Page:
Thus did Gautham Rao, a doctoral candidate in the University of Chicago’s history department, begin his presentation at a session on “Political Economy in Nineteenth-Century America” at last weekend’s Policy History Conference in Clayton, Missouri. I’m not a regular at this meeting, but I gather that specialists on earlier eras often protest, with varying degrees of equanimity, that the program tilts too heavily to the latter half of the twentieth century. (The joke at the plenary, “How Does the Nineteenth Century Matter?” was that the word "How" had been omitted in the original title for the session.)
For all that, a respectable crowd assembled for the 8:30 A.M. session, which consisted of a paper by Sharon Ann Murphy (Providence College) on antebellum regulation of life insurance through New York’s chancellor, Joshua Salzman (University of Illinois at Chicago) on the great public trust case of Illinois Central v. Illinois, and two papers on the Warehousing Act of 1846, one by Rao and one by Phillip W. Magness, a graduate student in public policy at George Mason. Robin Einhorn (UC-Berkeley) provided a penetrating comment; Mark W. Summers (University Kentucky) presided.
It was a surprise that a topic as obscure as the warehousing act could be so illuminating. As Magness lucidly explained, the statute allowed importers to delay payment of customs for as long as a year by storing their goods in warehouses. They could take their time in finding the best deal; they could also re-export the goods to Canada or Latin America without paying the import duty. Previously, merchants had to pay at once, and most took out loans from the Bank of the United States or, after its demise, private lenders. After the passage of the 1846 act, the United States, in effect (and in Rao’s words), “subsidized time.”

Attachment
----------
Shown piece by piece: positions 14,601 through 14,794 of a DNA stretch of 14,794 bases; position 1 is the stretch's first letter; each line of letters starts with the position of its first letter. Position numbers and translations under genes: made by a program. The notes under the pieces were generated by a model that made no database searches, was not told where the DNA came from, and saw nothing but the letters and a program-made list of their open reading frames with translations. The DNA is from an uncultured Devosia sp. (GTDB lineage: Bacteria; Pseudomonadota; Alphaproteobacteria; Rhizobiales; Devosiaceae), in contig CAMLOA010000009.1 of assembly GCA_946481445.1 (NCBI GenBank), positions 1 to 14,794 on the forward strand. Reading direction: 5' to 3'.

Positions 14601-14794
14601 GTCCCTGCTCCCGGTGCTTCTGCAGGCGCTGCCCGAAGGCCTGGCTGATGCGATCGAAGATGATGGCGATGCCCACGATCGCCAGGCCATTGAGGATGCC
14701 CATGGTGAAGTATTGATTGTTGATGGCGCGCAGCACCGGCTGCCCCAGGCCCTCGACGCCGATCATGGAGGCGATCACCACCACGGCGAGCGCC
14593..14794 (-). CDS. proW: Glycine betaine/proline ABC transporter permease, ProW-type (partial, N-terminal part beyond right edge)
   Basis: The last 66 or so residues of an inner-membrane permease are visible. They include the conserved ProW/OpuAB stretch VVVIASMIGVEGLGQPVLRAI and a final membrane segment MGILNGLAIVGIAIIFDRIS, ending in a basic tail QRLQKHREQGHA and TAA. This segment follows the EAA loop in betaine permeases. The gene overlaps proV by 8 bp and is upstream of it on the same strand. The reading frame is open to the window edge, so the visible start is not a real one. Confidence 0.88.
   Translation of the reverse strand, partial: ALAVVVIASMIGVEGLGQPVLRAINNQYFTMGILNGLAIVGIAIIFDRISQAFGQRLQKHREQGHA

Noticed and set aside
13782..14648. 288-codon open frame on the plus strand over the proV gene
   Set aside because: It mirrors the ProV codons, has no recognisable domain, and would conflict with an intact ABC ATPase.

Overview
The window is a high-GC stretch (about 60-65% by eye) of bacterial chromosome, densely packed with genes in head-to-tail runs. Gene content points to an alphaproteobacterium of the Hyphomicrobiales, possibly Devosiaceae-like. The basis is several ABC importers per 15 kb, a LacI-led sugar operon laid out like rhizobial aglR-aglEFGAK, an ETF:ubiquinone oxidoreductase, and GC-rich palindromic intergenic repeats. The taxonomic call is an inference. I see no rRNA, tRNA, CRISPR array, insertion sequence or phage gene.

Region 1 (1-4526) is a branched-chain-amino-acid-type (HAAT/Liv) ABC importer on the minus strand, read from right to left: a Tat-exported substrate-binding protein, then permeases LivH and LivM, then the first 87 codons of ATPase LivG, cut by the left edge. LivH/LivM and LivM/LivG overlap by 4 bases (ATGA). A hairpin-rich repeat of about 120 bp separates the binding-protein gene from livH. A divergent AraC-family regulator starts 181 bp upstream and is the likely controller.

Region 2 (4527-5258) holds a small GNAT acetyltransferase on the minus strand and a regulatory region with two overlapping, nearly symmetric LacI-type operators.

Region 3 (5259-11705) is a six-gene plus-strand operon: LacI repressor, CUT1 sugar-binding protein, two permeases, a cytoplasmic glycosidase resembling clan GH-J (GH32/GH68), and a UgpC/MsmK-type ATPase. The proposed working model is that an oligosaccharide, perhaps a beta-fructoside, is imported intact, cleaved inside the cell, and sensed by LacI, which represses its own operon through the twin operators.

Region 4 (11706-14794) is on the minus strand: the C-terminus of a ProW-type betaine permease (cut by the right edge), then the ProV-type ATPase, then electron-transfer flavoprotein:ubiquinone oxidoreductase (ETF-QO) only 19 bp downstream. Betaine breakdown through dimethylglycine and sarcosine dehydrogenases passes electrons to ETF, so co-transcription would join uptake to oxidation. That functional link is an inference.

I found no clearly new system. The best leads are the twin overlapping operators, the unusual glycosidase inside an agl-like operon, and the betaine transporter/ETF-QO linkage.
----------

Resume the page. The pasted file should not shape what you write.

Magness called the act an early and overlooked example of a public policy promoting economic markets. He stressed the role of Polk’s Treasury Secretary Robert J. Walker (pictured at left) as a “policy entrepreneur” in implementing the act. Rao related the measure to the argument of his forthcoming dissertation on the “mercantile state,” a thoroughly researched, intellectually ambitious, and vividly illustrated work-in-progress that will complement Richard John’s and William Novak’s on-going quarrel with the description of the American polity of the nineteenth century as a state of courts and parties. Although proponents of the warehousing act were savvy enough to justify it in Jacksonian terms as a boon to the “younger and more numerous” members of the mercantile class, in fact it led to the concentration of commerce in major ports and merchant houses and remade the urban landscape, as massive warehouses suddenly appeared near the wharves. The contemporary significance of a measure that was justified on the grounds of “national security and national welfare" but also favored powerful economic actors was not lost on the audience.
In her comment, Einhorn, in effect, asked, “Warehouses: Why Now?” Until recently a panel on nineteenth-century political economy would have centered on railroads, those great domestic engines of economic growth and the subject of a marvelous book by the chair of the session. But although a railroad figured in Salzman’s paper and Murphy discussed another domestic force, the insurance industry, ports and the shaping influence of international trade dominated the session. Historians of nineteenth-century public policy, it seems, are joining such scholars of American political development as Ira Katznelson and Martin Shefter in taking the transnational turn.